Each month, we'll ask our contributors what's the last thing they played, watched, listened to, consumed. And in each of their responses, there's a story. The paths that might take, what they leave to the imagination -- well, that's up to each writer.
Well, I stopped for coffee on my way to work, and "Isn't She Lovely" was playing in the café. Which, you know, made me wish I had "Songs In The Key Of Life" in my old car (which has a cd player). And I felt sad.
BUT, when I got back in the car I listened to Feist ("Let It Die"), in particular "Secret Heart," "Inside and Out" (maybe the greatest cover EVER), and "Tout Doucement."
I would have put on Leonard Cohen ("I'm Your Man" & "Everybody Knows"), but then I arrived at work, and, you know.
Spoiler Alert: Lately I've been catching up on Empire. What has me particularly excited this season is the recent introduction of a character who is a domestic violence victim / survivor. As a victim / survivor myself, I'm really thrilled to see how Empire is handling this plot. I've grown used to seeing domestic violence victims portrayed on TV as these angelic, flawless beings (often women) who are typically also depicted as weak and fragile. This is obviously problematic because it perpetuates the (false, harmful) idea that victims are victims simply because they are too weak / naïve / unintelligent to "get out," but it's also problematic in that I think this kind of character often makes other victims / survivors feel isolated or illegitimate. For me personally, I can say that the image of the angelic victim made it much more difficult for me to recognize that I was a victim myself; I thought I wasn't "good" enough and therefore assumed what was happening was my own fault / deserved. On Empire, though, they do not shy away from a complex victim. She is harsh, cold, and even represented as one of the more "villainous" characters. What I love about this is that it does not change the fact that she is a domestic violence victim and she did not deserve what happened; even with her very human complexities, it is clear that the abuse is in no way her fault. I feel like this is such a rare, important representation for other victims / survivors to see, and I'm hopeful that they keep this going in future episodes!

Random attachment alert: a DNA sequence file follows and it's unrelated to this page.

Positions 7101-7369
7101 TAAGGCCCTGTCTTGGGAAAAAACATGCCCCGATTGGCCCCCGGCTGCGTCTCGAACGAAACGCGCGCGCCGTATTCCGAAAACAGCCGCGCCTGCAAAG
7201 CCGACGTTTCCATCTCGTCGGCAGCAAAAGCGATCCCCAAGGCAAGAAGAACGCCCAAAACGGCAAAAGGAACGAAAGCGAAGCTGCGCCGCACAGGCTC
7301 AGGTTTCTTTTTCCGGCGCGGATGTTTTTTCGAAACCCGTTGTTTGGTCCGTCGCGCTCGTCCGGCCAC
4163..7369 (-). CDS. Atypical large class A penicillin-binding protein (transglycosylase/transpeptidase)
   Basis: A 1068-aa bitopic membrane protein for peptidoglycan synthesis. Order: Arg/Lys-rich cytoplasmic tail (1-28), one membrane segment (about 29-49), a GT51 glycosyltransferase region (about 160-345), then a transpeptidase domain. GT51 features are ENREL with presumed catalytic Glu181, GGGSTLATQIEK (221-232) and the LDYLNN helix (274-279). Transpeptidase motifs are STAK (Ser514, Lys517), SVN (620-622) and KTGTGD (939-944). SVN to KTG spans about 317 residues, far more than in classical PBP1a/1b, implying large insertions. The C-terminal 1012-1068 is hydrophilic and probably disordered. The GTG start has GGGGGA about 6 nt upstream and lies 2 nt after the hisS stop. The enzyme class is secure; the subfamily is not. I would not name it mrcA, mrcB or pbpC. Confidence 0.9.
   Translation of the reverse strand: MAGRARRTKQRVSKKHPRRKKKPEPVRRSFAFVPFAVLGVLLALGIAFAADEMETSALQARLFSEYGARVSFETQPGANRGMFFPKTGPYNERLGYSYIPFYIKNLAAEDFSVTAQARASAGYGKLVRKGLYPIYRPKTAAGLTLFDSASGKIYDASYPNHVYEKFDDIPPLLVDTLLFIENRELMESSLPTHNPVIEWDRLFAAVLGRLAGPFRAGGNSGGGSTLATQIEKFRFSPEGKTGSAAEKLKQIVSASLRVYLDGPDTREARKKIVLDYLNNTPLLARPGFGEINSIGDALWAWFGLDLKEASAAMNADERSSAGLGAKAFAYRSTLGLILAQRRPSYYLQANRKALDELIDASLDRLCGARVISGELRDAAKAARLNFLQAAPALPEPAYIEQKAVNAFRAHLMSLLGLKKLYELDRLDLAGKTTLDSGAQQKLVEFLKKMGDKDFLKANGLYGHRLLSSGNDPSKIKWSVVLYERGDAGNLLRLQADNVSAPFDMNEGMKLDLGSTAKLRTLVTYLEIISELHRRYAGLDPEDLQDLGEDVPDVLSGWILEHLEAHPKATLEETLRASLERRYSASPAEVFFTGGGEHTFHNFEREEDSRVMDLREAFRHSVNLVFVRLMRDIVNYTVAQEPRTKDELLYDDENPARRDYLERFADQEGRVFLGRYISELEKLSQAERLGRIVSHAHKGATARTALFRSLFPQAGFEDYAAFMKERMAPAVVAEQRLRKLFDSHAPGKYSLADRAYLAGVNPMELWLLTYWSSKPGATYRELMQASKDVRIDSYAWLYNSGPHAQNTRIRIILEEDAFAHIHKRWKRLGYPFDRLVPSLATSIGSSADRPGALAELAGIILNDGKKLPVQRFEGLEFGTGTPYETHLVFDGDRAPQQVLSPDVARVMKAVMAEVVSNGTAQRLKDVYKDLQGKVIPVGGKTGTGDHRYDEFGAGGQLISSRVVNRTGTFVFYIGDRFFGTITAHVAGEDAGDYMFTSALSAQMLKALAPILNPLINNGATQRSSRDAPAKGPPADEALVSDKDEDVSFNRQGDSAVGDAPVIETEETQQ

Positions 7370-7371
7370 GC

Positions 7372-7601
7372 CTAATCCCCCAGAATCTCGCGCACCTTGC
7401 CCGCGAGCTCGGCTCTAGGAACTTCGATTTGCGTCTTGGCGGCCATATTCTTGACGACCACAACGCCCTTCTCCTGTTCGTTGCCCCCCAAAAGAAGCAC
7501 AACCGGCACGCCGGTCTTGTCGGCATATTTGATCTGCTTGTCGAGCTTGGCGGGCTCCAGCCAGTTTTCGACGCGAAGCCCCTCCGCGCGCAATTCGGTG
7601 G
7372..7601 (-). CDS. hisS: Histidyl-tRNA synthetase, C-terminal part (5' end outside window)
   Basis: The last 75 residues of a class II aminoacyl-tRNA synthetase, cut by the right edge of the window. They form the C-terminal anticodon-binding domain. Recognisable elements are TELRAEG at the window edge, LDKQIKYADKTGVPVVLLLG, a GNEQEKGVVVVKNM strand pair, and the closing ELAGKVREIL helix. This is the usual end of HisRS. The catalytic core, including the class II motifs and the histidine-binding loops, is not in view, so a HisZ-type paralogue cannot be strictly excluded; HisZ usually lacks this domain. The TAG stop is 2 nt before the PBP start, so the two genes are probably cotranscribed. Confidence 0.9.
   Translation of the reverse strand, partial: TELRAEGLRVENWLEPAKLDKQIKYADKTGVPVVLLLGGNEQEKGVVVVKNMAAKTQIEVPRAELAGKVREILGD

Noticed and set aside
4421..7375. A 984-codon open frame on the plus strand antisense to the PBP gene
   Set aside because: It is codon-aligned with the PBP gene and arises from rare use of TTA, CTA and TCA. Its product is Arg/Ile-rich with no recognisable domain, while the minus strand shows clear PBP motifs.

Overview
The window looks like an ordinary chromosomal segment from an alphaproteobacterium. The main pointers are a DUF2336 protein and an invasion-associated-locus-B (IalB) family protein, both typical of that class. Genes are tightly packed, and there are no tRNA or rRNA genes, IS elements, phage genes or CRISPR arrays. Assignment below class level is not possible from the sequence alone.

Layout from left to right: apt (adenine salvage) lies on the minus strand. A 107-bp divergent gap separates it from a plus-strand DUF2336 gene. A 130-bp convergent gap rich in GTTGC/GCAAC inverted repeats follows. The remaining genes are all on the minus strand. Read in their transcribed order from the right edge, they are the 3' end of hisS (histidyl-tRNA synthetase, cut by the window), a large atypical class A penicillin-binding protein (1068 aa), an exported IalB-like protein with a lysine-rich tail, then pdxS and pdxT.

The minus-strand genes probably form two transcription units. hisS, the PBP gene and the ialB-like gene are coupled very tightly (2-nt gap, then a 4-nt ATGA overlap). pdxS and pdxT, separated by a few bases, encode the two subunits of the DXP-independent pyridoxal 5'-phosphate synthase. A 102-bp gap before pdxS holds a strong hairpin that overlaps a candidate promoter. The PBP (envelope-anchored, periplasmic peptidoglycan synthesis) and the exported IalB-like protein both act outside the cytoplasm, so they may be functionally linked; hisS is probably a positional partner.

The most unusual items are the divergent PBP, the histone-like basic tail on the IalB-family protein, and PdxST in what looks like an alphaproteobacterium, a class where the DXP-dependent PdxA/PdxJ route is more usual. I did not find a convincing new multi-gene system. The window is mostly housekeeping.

I wish that I had some cool, hip track to share. Alas, my seven year-old daughter keeps coming home from school singing a medley of songs from Andrew Lloyd Weber's musical, Cats. So, yeah, it's nothing but "Jellicle Songs for Jellicle Cats" and "Skimbleshanks, the Railway Cat" and "Memory" and "Magical Mr. Mistofelees" in our house.
I suppose I've been in a bit a Cat Stevens kick lately, too, thanks to "Father & Son" turning up in Guardians of the Galaxy. Cat Steven's "Father & Song." That's cool, right?